My Dick (And Other Reasons I'll Never Get The Role Of My Dreams)
Things we loved
- Moffatt has a splendid voice
- True craft on display; simply a voice with jazz guitar manifesting a rich, memorable feast for the senses
Things we would reconsider
- Swapping in another "standard" or two would push this show to mainstream audiences; dick be damned
Having male genitalia is not often equated with a disadvantage in any field, let alone arts and entertainment.
For example, men get treated far more kindly as they age and in nude scenes they rarely need to display any “bits” of titillating, cultural significance.
But as Jamie Moffatt explores in this show, My Dick (And Other Reasons I’ll Never Get The Role Of My Dreams), there are some heights of musical theatre that remain out of reach for a person with a particular appendage because key songs or characters have been written for a female.
Moffatt references Broadway legends Patti LuPone and Barbra Streisand as examples of performers for whom the strongest and most memorable songs have been written, thus rendering some obstacles for performers at the male end of the spectrum who might covet the joy and fame of being able to also perform such standards.
In this intimate, reflective, and at times self-deprecating show, Moffatt uses cabaret patter to poke and prod in the shadows of this craft, unearthing some surprising insights, some behind-the-scenes stories, and some cheeky observations. While, at times, the show does steer into the realm of “cabaret as therapy”, suitably acknowledged by Moffatt, it does not linger in this key.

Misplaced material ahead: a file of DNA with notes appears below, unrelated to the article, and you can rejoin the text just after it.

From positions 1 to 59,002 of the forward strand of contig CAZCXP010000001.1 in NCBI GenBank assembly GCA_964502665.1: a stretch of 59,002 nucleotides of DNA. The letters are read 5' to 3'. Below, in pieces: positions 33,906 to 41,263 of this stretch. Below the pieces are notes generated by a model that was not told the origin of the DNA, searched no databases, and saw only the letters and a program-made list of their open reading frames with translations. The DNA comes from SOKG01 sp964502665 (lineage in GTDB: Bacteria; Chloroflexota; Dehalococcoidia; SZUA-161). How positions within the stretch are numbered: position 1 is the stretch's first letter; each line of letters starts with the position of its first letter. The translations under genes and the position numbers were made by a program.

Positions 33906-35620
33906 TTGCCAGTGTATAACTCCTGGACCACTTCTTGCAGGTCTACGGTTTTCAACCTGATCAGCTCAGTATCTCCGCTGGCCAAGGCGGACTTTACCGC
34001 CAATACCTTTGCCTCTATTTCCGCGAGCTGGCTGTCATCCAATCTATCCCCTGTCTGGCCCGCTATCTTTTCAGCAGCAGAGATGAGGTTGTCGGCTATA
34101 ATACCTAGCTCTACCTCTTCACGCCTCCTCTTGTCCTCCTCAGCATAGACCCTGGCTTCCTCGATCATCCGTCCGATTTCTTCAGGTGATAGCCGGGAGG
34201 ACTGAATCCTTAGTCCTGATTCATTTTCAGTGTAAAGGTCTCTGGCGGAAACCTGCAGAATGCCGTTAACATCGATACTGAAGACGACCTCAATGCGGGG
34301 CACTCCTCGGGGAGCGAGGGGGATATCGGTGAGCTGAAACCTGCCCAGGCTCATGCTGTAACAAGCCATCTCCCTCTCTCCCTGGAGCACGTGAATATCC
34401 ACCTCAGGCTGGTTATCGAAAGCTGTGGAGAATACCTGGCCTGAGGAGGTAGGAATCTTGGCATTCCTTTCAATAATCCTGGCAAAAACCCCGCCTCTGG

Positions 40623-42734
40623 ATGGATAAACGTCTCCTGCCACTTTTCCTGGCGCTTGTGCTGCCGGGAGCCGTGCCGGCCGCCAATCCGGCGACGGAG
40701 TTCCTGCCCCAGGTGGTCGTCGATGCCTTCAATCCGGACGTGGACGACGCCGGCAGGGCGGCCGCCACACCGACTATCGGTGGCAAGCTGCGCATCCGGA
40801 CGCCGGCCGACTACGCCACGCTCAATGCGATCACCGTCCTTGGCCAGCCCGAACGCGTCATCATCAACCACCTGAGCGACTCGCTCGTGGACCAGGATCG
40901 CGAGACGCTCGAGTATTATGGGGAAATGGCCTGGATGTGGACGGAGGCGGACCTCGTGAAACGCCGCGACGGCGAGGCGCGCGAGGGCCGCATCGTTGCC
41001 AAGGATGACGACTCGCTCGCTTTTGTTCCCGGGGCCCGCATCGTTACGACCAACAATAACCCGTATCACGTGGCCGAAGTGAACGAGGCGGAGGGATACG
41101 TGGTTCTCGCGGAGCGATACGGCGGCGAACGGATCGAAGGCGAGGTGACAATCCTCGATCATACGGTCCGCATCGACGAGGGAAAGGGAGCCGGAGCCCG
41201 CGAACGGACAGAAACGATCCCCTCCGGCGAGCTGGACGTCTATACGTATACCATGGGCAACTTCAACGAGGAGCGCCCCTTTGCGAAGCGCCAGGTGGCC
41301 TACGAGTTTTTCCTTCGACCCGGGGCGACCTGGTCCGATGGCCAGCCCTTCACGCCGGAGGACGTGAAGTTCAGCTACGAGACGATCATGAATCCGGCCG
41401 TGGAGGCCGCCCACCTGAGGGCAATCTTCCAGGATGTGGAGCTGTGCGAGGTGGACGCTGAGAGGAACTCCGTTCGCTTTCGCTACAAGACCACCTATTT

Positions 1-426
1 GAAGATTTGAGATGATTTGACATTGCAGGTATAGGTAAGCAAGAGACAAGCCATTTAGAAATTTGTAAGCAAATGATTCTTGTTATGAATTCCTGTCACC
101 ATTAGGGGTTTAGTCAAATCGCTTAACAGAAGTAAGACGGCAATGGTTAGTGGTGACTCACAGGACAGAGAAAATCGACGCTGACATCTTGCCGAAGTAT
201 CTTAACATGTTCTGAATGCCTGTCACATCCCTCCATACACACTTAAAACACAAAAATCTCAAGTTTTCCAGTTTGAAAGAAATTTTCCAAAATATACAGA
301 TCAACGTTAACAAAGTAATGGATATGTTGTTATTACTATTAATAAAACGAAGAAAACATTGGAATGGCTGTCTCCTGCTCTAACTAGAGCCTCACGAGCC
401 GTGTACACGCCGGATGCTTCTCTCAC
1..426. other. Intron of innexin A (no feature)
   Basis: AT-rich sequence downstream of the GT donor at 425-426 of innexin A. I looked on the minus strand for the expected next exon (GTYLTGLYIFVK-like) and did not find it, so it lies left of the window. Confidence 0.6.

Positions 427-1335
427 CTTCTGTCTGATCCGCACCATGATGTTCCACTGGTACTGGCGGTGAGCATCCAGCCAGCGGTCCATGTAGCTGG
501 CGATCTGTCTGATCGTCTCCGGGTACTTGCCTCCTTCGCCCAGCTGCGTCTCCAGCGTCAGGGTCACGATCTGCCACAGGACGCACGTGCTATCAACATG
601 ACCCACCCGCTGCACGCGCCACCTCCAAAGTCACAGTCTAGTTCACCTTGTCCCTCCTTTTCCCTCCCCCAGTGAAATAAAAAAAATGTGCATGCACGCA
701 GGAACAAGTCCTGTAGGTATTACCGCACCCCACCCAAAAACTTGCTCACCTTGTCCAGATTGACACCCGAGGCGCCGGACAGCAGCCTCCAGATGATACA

Of course, the “meat” of the show, so to speak, is the singing. And Moffatt has a beautiful voice, paired perfectly with simple guitar accompaniment by long time friend, jazz guitarist David Blackwell. Blackwell’s playing is masterful; not stealing any limelight while also being the vital foundation for Moffatt’s “diva” moments. Also noteworthy is the work of sound engineer, Connor, who was able to blend these rich elements with aplomb.
The repertoire of the night is clearly one chosen by an aficionado of musical theatre, as opposed to someone just wanting to belt out the hits. These lesser-known songs give Moffatt the advantage; we are not able to compare their voice and performance to the stars. However, when Moffatt does indulge us with absolute classics, the experience borders on the sublime. Send In The Clowns is given authentic and sincere treatment, as are Midnight and Don’t Cry For Me Argentina.
Jamie Moffatt is following the heart and has created a moment of simple storytelling and splendid singing, truly conjuring a musical theatre atmosphere from the fundamental elements of guitar and voice. Send in the audience.